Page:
The new technology, named Certus, is located just north of the Polar circle in the Horsvaagen region. With its bright orange ring, it stands out from the other pens in the region. Under water, it is different as well since it has both a flexible composite wall and a traditional net, providing protection from predators and fish escapes.
"After three months in the closed system, we are excited to see that the fish are not only healthy, but are also thriving. The fish in this new system are actually growing better that our fish in the traditional net pen structures located in the same region. We are seeing minimal mortality’s and we have had no problems with sea lice,” says Kjell Hansen, the Regional Project Coordinator. "Certus also takes the safety of employees into account and makes moving around the system for employees safe and easy.”
The closed system has been named Certus, which means “safe” in Latin. So far, the technology is proving to live up to that name and is functioning perfectly. This is important, as the system needs to ensure the maintenance of adequate water exchange from deeper waters, as well as lighting and water oxygen levels.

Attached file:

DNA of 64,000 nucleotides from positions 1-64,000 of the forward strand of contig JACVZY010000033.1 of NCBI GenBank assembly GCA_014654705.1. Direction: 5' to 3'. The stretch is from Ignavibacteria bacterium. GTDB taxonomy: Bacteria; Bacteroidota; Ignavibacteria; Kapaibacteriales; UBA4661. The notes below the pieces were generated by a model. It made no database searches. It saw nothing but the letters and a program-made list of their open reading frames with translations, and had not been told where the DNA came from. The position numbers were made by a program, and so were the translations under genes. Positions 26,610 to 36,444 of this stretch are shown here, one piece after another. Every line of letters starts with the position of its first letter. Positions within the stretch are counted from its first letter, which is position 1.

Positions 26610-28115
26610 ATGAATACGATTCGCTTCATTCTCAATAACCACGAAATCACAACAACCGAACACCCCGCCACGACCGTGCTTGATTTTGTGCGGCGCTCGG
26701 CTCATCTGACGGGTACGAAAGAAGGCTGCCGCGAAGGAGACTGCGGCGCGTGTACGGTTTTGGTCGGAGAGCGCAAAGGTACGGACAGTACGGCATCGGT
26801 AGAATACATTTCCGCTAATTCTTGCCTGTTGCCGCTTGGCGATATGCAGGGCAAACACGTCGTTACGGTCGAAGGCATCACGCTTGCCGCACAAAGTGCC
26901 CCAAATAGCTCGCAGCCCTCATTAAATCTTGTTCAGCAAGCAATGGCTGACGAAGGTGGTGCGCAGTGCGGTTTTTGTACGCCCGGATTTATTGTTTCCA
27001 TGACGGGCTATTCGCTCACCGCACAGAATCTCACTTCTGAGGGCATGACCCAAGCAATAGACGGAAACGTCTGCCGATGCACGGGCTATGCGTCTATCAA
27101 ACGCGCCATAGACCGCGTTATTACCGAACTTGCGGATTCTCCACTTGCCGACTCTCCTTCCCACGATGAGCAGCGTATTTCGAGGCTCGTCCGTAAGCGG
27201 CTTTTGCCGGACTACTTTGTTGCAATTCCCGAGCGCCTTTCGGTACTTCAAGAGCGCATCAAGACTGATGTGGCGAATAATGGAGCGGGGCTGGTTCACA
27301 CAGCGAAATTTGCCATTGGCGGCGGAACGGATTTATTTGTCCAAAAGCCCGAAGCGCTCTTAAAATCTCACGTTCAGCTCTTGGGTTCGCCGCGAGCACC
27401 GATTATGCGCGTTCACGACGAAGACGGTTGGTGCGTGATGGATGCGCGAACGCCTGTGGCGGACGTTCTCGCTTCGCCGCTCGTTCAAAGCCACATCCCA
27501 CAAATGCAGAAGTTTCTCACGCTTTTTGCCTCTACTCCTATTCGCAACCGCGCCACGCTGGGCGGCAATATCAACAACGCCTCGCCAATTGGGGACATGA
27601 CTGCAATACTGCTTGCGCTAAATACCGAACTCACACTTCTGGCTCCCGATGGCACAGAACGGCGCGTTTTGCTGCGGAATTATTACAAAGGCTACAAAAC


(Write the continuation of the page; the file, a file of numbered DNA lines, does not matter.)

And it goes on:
“The health and growth of the fish, partnered with the limited interaction with wild populations make this an exciting possibility for us here in Canada. The development of new technology is continually improving the way we operate and these latest results are really exciting,” says Cermaq Canada’s Managing Director David Kiemele. “We hope to potentially have this technology in the water here in Canada by as early as next year.”
The fish will remain in the closed pen until June, and then moved to an ordinary net pen for the last growth phase until harvesting.
“The first data from Certus supports the potential of producing salmon in closed systems in the ocean during the first phase of growth in saltwater. Our further ambition is to develop our closed containment concept which we have named "Flexifarm," in which we use modern cleaning technology for the intake water to prevent intake of pathogens and thus infectious diseases ", says Harald Takle, Cermaq's research manager for aquaculture technology.